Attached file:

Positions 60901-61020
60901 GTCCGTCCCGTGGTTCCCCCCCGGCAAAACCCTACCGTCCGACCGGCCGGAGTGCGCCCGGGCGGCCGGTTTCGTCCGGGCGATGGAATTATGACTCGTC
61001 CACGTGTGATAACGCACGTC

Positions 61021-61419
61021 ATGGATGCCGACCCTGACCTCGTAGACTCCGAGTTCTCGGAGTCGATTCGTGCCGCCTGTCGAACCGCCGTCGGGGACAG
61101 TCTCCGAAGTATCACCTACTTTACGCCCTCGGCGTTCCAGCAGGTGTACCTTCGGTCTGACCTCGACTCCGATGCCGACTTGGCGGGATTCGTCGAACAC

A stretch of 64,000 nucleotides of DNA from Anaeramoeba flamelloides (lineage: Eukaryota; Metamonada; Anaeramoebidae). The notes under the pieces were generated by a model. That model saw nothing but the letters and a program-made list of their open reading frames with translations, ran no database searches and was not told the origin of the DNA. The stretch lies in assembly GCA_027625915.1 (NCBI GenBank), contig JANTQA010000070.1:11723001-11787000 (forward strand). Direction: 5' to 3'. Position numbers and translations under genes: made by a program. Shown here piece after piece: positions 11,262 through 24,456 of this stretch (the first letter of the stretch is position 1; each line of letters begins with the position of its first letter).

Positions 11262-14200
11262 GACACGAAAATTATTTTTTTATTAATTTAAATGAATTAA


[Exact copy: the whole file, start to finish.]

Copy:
Positions 60901-61020
60901 GTCCGTCCCGTGGTTCCCCCCCGGCAAAACCCTACCGTCCGACCGGCCGGAGTGCGCCCGGGCGGCCGGTTTCGTCCGGGCGATGGAATTATGACTCGTC
61001 CACGTGTGATAACGCACGTC

Positions 61021-61419
61021 ATGGATGCCGACCCTGACCTCGTAGACTCCGAGTTCTCGGAGTCGATTCGTGCCGCCTGTCGAACCGCCGTCGGGGACAG
61101 TCTCCGAAGTATCACCTACTTTACGCCCTCGGCGTTCCAGCAGGTGTACCTTCGGTCTGACCTCGACTCCGATGCCGACTTGGCGGGATTCGTCGAACAC

A stretch of 64,000 nucleotides of DNA from Anaeramoeba flamelloides (lineage: Eukaryota; Metamonada; Anaeramoebidae). The notes under the pieces were generated by a model. That model saw nothing but the letters and a program-made list of their open reading frames with translations, ran no database searches and was not told the origin of the DNA. The stretch lies in assembly GCA_027625915.1 (NCBI GenBank), contig JANTQA010000070.1:11723001-11787000 (forward strand). Direction: 5' to 3'. Position numbers and translations under genes: made by a program. Shown here piece after piece: positions 11,262 through 24,456 of this stretch (the first letter of the stretch is position 1; each line of letters begins with the position of its first letter).

Positions 11262-14200
11262 GACACGAAAATTATTTTTTTATTAATTTAAATGAATTAA